Taking the lessons from the various technology junks that surround us on regular basis, I say as consumers, we are better off with the attitude of caveat emptor.  Otherwise, we will end up with a neverending spiral of consumerism.  I think the height of this madness is cryogenic technology.  I cannot imagine people are willing to pay a hefty sum of money to freeze their heads and at times their whole body so that they can be resurrected in the distant future.

As a parting thought, let me conclude that with the introduction of new technology, there tend to be disruptions.  In this case, we need to be able to shift seamlessly from the old paradigm to the new.  Be mindful that there is a possibility that when we shift, we might just moving from zero to zero.  After all, technology if not properly managed is a zero-sum game.  Take the case of a computer game.  It is not adding to our collective intelligence.  In fact, it makes us myopic.


    The Thomas Khun Model

8/11/20 Congratulations to Joe Biden and Kamala Harris from Malaysia

OK here are some of my thoughts...

America will rise again under Joe Biden.  Not economically but as a nation who are united in spirit.  Joe is a unifier and a people person.  Welfare will improve among the citizens and foreign relationships will be mended.

It is interesting to note that the strong-arm tactics that Trump used against China are not working.  China is fast becoming the world's first superpower with India following suit.

It is best for America to embrace the world's diversity than try to maintain the pole position as a world leader.  The USA likes it or not is losing that lead.

For the next 4 years, the USA should focus on leading in the area of Altruistic Management.  You should be seen as the champion of good governance amidst the degradation of the democratic system all over the world.  You must be seen as the model of how the power of democracy is helping the people instead of victimizing them as what happened during Trump's administration.

If Joe is to pass the torch to Kamala, it is important that the economic reforms of the USA are done in line with the global sentiment.  It cannot be a close economy as what Trump was doing.  It is important that Americans become global citizens especially within that side of the Atlantic.

Be mindful that America is a melting pot and should continue to be one.  It is not sufficient that the government to address the rural population because the majority is the urban population who are multiethnics.

I personally believe that America should stop feeding their economy based on war campaigns because although it benefits the nation in the short run, the long term effect is the price of education, health, and infrastructure.  Look at you and compare yourself with Japan and Germany.  Even Korea and to a lesser extent Vietnam.  The sooner you get rid of your John Wayne mentality the better.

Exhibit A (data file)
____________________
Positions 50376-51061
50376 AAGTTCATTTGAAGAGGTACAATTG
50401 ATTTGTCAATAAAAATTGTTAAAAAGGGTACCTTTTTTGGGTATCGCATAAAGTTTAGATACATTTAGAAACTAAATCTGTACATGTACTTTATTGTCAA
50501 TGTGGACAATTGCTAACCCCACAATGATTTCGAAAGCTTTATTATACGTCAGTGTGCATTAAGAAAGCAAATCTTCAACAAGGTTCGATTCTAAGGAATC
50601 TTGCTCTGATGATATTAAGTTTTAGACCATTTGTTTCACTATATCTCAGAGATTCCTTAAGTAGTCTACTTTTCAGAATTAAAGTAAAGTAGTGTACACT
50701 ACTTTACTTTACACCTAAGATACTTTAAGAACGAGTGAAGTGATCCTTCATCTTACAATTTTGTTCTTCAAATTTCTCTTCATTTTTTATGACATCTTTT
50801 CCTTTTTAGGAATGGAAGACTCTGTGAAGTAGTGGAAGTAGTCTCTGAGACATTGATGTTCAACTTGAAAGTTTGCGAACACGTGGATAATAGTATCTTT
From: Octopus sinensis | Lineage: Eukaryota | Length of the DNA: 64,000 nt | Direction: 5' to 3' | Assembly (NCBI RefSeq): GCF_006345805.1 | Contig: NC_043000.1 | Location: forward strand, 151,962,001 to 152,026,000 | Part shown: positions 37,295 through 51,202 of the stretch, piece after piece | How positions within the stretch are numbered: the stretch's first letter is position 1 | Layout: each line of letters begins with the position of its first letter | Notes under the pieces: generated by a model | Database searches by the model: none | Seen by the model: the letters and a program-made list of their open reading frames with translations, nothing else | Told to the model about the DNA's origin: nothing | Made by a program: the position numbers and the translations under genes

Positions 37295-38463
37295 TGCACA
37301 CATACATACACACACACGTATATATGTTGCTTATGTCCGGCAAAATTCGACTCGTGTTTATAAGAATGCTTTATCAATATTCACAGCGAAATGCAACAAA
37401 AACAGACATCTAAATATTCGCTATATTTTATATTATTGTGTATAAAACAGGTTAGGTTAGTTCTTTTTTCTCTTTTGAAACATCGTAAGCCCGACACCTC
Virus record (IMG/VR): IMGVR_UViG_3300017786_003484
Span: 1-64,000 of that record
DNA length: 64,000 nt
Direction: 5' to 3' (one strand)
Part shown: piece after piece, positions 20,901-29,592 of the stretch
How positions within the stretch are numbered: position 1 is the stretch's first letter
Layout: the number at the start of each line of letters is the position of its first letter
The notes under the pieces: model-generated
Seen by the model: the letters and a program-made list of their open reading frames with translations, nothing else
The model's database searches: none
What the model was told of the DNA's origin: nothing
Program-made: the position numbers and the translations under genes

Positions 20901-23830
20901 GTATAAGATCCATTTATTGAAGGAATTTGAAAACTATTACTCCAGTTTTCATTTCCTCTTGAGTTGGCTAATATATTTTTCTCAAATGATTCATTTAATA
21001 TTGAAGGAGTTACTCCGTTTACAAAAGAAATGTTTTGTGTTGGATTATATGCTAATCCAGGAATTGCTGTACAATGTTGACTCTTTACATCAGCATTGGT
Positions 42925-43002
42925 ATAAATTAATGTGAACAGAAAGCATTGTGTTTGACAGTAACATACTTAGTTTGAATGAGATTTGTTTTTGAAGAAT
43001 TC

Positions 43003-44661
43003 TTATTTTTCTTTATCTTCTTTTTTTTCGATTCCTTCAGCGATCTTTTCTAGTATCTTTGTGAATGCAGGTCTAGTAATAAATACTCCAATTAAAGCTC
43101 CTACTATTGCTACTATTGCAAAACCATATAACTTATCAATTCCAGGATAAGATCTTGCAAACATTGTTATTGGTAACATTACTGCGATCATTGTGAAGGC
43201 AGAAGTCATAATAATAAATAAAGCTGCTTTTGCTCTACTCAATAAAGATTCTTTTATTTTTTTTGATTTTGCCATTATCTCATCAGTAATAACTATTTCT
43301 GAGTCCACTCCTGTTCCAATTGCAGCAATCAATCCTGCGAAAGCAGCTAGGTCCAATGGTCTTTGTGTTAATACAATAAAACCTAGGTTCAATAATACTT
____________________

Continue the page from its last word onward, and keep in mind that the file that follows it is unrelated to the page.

Saturday, November 7, 2020

I got too much time on my hand - a conversation with Sarah

 


When I looked back at my podcast interview with Pal, I realized that he had done me a great favor.  I don't think I can do any better than that with anybody else.

Nevertheless, I don't think it will work between us.  We have a different set of values.  His value is money while my value is time.  He is chasing the rainbow while I am already enjoying my pot of gold.  Certainly, it will be retroactive for me to start chasing rainbows again.

What about you Sarah?  What makes you tick?  Are you going after money or time?  Got money no time.  Got time no money.  You can't have both.  It's like squeezing a balloon. It will bulge at a perpendicular angle or if you squeeze too hard, it will pop.

Dr. Laurie Santos mentioned in her lecture that based on research, people who are time affluent are happier than people with money affluent.  That's because more things don't make you happy.  They get old, they need maintenance and eventually, they become junks.  Therefore things are liabilities.  

On the contrary, time is life.  When you are time affluent, your life is rich.  That's because with the time you can create memories and experiences.  These don't become liabilities.  As a matter of fact, they become better as the years go by, hence the term fond memories.

You need to invest in time. Otherwise, time can be fleeting.  However, if you use your time wisely, time is gold.  In Malay, we say that Masa itu Emas literally means time is gold! 

I don't deny that you need money to carry on living.  However, you only need just enough for sustenance.  Beyond that, it is just a figure in your bank statement.  Just like on this island where wealth is measured in rocks.  As the story goes, the wealthiest person is the guy with a very huge rock but the rock is underwater.

Why do you need to hog so much money?  Even if you have billions or trillions, you not going to spend all.  The money ended in the hands of your heirs.  Your kids will be very happy but your generations will be complacent with all the inheritance.

If I am rich, I will spend half on charity and I will live on interest for the remaining half.  I think people who hoard money are people who fear poverty.  The truly rich are generous givers.  Look at Bill Gates and Warren Buffett.  Not only they live decent lives, but they also give away half of their wealth for altruistic purposes.

Oprah Winfrey asked Dalai Lama, "What do you know for sure?"

He replied, "I know that the key to happiness is in giving."

Now, I don't have much money.  Yet, I am still a generous giver.  I helped the needy.  Not necessarily the poor because I think the poor are a bunch of opportunists. 

Brb... Lunch.

Given a choice to make extra money or to spend quality time, I will definitely choose the latter.  Nowadays as a retiree I hardly use money.  I had paid off my house and car.  Therefore I don't have debt.  The beautiful thing about being debt-free is even when I only have ten bucks in my pocket, that money is 100% mine.  I don't need to share it with the bank.